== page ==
Originally Posted: Oct 24, 2012
Last Updated: Oct 24, 2012
If this article began with an attention-grabbing intro about a reporter who caught the journalism bug while attending a summer program for high school students, that would be called an anecdotal lede.
Yes, l-e-d-e—spelled that way so 19th-century newspaper printers wouldn't confuse it with the metal "lead" used in typesetting.
That reporters still use the antiquated spelling when most stories are first published online (and people are more likely to associate "lead" with "poisoning") reflects the one-foot-in-the-past, one-in-the-future nature of journalism education today. Programs must balance traditional reporting techniques with new media training necessary for the changing media landscape.
Here's a rundown of excellent summer opportunities for aspiring journalists. (See what we did there? It's called "burying the lede.")
Pick up a copy of any major daily newspaper, or turn on ESPN at any hour of the day, and there's a good chance you'll find a graduate of the Northwestern University Medill School of Journalism telling you something you didn't know.
Established in 1934 as the National Institute for High School Journalists, the Medill-Northwestern Journalism Institute allows rising seniors in high school--known as "cherubs"--to take advantage of university resources, learn from professional journalists, and preview campus life. Workshops, seminars, and lab sessions cover topics ranging from reporting and editing to new storytelling forms like podcasting and video blogging.
The Ivy League's only journalism school, Columbia University's Graduate School of Journalism boasts alumni including 60 Minutes reporter Steve Kroft and New York Times columnist Gail Collins.
The school operates the annual Columbia Scholastic Press Association Summer Workshop, a six-day residential program where high school journalists and faculty advisers come together to share ideas and plan for the upcoming year's publications. Each participant chooses a class sequence focusing on writing, editing, management, photography, or advanced design for newspapers and online publications.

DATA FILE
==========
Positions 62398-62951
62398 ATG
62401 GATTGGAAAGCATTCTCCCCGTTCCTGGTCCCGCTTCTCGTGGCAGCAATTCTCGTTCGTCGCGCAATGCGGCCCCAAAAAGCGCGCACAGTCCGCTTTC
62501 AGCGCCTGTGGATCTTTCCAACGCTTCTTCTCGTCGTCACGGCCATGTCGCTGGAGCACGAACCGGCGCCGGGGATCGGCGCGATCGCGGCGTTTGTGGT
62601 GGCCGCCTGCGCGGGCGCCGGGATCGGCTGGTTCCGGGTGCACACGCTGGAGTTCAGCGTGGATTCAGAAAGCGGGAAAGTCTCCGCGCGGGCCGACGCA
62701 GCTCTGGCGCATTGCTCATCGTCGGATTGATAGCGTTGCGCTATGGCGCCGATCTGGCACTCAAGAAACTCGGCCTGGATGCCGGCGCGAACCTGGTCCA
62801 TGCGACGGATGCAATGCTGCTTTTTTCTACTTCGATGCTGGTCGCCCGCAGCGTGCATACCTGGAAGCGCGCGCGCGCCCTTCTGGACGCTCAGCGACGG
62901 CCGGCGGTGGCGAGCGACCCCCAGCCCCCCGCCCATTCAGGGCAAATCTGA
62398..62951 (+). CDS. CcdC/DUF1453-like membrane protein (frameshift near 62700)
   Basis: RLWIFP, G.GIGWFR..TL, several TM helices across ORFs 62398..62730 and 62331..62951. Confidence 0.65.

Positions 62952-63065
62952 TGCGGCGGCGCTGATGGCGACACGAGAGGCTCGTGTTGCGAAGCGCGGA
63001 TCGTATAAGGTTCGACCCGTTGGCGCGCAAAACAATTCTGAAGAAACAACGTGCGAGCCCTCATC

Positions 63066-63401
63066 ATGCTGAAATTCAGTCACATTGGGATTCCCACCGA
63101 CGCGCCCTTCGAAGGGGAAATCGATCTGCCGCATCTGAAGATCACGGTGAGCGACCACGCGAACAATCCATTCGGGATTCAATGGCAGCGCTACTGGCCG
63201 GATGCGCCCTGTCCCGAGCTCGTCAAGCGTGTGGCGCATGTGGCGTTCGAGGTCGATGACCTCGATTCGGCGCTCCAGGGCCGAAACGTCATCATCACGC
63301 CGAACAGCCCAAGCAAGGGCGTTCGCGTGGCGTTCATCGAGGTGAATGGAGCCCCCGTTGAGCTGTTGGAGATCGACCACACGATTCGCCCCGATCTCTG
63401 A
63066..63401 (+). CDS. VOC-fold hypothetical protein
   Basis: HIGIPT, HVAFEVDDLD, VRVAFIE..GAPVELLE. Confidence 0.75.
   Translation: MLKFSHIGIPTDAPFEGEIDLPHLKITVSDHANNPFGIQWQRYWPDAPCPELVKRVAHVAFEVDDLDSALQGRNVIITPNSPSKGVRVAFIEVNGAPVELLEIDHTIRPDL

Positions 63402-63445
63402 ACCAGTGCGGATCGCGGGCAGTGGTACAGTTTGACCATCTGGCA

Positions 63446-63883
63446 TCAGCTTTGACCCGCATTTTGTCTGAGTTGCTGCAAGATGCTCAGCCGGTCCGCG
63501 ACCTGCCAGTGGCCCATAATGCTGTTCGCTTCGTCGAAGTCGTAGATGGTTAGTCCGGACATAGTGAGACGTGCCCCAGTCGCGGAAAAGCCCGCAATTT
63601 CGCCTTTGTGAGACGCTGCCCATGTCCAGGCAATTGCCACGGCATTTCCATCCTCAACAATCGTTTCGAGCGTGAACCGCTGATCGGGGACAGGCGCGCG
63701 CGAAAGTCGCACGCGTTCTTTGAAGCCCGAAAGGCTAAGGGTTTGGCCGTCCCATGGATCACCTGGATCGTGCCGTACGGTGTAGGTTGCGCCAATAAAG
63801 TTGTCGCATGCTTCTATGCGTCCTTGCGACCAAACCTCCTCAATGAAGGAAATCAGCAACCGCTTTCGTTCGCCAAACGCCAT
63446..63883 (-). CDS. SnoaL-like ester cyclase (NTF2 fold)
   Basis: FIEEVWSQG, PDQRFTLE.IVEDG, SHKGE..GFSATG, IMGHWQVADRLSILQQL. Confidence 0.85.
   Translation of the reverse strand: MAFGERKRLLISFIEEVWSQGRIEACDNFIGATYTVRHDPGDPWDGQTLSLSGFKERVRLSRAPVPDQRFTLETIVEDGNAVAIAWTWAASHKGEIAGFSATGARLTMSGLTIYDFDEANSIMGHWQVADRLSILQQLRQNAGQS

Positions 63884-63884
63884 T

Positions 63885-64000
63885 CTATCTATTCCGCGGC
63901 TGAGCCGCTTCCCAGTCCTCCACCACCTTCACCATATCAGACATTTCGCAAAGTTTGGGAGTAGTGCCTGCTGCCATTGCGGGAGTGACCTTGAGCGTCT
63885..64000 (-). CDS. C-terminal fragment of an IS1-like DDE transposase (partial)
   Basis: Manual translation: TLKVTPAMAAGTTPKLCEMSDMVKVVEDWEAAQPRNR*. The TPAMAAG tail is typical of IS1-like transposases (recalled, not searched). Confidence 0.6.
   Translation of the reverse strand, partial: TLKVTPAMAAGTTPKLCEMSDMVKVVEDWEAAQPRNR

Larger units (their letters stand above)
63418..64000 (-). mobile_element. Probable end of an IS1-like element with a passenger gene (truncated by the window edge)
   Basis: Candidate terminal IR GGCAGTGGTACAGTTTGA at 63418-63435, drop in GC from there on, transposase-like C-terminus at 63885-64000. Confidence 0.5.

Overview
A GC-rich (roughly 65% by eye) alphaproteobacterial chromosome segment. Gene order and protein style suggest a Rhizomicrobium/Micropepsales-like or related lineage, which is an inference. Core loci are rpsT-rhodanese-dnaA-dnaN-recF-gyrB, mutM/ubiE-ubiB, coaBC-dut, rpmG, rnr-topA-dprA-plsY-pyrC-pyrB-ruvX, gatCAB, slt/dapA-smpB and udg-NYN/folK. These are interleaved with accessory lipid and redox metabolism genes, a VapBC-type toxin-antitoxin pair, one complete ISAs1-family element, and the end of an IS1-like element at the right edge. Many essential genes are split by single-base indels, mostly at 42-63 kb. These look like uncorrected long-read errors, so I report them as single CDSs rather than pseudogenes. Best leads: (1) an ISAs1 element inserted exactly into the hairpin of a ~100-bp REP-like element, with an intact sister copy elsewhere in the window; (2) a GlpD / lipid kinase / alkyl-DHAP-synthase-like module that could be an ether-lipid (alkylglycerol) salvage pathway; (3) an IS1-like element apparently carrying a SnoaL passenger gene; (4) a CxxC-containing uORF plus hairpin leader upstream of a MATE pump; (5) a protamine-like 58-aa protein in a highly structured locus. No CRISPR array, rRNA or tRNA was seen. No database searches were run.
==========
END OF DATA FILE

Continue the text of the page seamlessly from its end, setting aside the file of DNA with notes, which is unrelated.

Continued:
Political reporting in Washington, D.C.
If your dream is to start making sense of the presidential race as a CNN talking head, or to expose government cover-ups like Woodward and Bernstein, check out summer programs located where the political action is: Washington, D.C.
Students in the American University Discover the World of Communication program learn to build a portfolio of photographs, script and shoot a film, write a news story like a pro, speak with confidence, lobby for the environment, or broadcast the weather. A wide selection of courses taught by AU faculty includes topics like the art of the interview, backpack journalism, and even Web and video game design.
Georgetown University's pre-college summer offerings include a broadcast journalism institute that covers Capitol Hill and White House reporting, the use of social media, ethical dilemmas, and more. Students compile an online portfolio of their work and meet with CNN correspondents and other D.C. media professionals.
Diversity in journalism
Designed to expose students from underrepresented backgrounds to careers in journalism, the Asian American Journalists Association J Camp assembles a multicultural group of high school students for six days of intensive journalism training (it's not limited to Asian American students). The program location varies each year, and admission is competitive--but for good reason: J Camp is offered tuition free.
Princeton University's Summer Journalism Program, also offered free of charge, enrolls high-achieving rising seniors from low-income families. Reporters and editors representing newspapers, magazines, and television networks from around the country conduct the session's classes, and students tour New York City media outlets.
Check out the CollegeXpress Summer Program Search tool for even more summer journalism opportunities. Even if you can't find a formal program that's right for you, you might try to score an internship with a local publication. Check with your guidance counselor to see if any past students have worked at local newspapers or magazines. It helps if you have experience on your school paper, but writing samples from English class or a faculty recommendation could be enough to get your foot in the door.